Site Search — The Most Under Optimized Site Feature That Can Yield The Highest Returns

0aaTrevor Legwinski SearchSpringWhen e-Commerce site search works well, it is fast, convenient, highly relevant and positively impacts the bottom line. Many sites don’t pay enough attention to search, noting that less than 10% of site visitors typically utilize it. In general, the impression is it wouldn’t be wise to spend much time optimizing for such a small subset of users — but search is different.

Site visitors using search are your hottest leads, often in the final stages of the buying process, having contemplated and made their decisions, and now just looking to execute their purchase. While the average e-Commerce conversion rate is just 1.72% for non-search visits, visitors that interact with search at least once have a conversion rate 3.5 times higher, at 5.98%. On average, visitors who use search to navigate an e-Commerce site will convert at a rate 348% higher than those who do not interact with search.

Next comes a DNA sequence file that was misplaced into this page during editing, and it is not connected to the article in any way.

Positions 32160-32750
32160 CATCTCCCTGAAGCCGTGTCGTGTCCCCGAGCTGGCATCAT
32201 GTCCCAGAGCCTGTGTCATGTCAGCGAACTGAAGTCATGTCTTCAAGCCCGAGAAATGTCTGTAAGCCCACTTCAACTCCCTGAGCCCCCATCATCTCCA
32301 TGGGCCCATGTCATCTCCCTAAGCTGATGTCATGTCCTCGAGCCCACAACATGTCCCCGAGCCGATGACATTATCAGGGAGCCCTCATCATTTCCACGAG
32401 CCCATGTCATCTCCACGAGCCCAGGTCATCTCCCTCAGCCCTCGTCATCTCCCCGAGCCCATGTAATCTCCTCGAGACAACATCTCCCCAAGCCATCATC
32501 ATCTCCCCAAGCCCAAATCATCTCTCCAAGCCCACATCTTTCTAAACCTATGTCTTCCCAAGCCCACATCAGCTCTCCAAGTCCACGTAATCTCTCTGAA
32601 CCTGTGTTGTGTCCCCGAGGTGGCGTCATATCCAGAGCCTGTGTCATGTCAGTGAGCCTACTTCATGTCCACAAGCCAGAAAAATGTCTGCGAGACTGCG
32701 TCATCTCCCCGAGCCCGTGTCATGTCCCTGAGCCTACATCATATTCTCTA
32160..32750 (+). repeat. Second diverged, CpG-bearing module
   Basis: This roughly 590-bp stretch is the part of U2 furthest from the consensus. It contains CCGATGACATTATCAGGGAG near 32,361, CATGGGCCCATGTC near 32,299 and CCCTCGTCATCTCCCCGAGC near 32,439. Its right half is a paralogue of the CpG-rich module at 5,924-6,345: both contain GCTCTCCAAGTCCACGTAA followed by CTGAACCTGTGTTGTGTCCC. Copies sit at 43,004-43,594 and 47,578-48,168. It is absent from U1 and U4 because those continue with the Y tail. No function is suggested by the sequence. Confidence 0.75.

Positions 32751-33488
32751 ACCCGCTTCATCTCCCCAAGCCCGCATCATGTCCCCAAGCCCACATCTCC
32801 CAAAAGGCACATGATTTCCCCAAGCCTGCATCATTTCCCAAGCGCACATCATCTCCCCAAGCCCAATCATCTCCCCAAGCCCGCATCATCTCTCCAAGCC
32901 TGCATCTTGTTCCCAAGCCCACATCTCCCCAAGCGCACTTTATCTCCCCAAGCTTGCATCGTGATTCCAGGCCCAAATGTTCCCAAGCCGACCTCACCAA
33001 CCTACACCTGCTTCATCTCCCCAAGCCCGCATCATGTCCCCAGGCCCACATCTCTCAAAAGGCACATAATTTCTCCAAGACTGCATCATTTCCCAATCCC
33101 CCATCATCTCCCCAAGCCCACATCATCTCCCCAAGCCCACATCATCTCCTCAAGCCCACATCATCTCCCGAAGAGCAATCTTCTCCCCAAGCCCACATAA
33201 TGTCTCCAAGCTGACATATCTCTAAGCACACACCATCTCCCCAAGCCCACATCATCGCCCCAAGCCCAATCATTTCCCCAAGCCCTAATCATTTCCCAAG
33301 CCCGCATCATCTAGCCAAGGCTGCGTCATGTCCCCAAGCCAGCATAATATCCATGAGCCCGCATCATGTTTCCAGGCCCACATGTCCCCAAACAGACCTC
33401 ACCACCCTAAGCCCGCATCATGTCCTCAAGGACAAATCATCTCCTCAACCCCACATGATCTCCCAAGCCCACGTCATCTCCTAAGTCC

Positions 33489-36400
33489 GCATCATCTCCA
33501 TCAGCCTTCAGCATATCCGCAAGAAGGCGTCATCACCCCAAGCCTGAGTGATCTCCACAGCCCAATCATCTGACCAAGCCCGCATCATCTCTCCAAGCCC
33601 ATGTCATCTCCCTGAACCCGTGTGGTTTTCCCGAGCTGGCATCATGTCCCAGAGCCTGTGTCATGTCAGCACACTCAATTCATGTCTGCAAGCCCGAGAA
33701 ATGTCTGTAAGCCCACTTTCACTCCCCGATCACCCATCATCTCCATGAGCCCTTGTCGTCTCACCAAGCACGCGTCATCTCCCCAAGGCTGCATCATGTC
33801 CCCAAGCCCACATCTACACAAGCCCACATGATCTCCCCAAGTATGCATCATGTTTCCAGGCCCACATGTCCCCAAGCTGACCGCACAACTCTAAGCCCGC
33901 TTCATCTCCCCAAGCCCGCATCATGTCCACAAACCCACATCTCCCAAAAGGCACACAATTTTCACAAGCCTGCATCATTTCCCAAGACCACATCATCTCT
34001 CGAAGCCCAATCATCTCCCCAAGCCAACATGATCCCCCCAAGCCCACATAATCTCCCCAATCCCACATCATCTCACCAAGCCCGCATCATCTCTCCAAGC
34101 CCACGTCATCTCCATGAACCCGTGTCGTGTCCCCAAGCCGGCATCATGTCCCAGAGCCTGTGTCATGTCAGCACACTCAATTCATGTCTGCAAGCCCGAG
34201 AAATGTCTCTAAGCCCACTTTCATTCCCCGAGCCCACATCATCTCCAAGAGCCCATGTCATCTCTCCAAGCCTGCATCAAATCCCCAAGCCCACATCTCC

That’s why we view search as the most under-optimized site feature capable of yielding the highest returns. Here are five key tips to maximizing the power of search:


Natural Language Processing (NLP) Focused On Product Awareness

Search technologies like Google Site Search, SOLR and ElasticSearch were originally developed to mine large databases of files. These were based on keyword matching, displaying all documents containing one or more words in a single search term. This type of search was good for content search, but not the wide variety of product searches consumers use today. Additionally, these technologies lack intelligence, which is left up to developers to code and maintain.

Today’s online shoppers simply do not have much patience, and on-site search must strike the critical balance between delivering the most relevant results and not overwhelming searchers. The key to this balance is NLP that is geared more towards the specific way e-Commerce site visitors shop (with short terms and phrases) — understanding the primary item and purchase context and discarding (or deprioritizing) less relevant or non-relevant results. This is known as product awareness.

Take the example of a shopper looking for “black flared dress.” NLP understands that “dress” is the primary item being searched for, and if something is not a dress, that is a deal-breaker — no matter how many matching qualifiers there may be (for example, black flared pants).  NLP also learns from previous searches which types of words are the most important qualifiers (descriptors) for various products. For example, for dresses it may be style, while color is secondary.  So looking at “black flared dress,” the search engine will recognize “flared” as the style and prioritize a blue flared dress over a black mini dress in the rankings.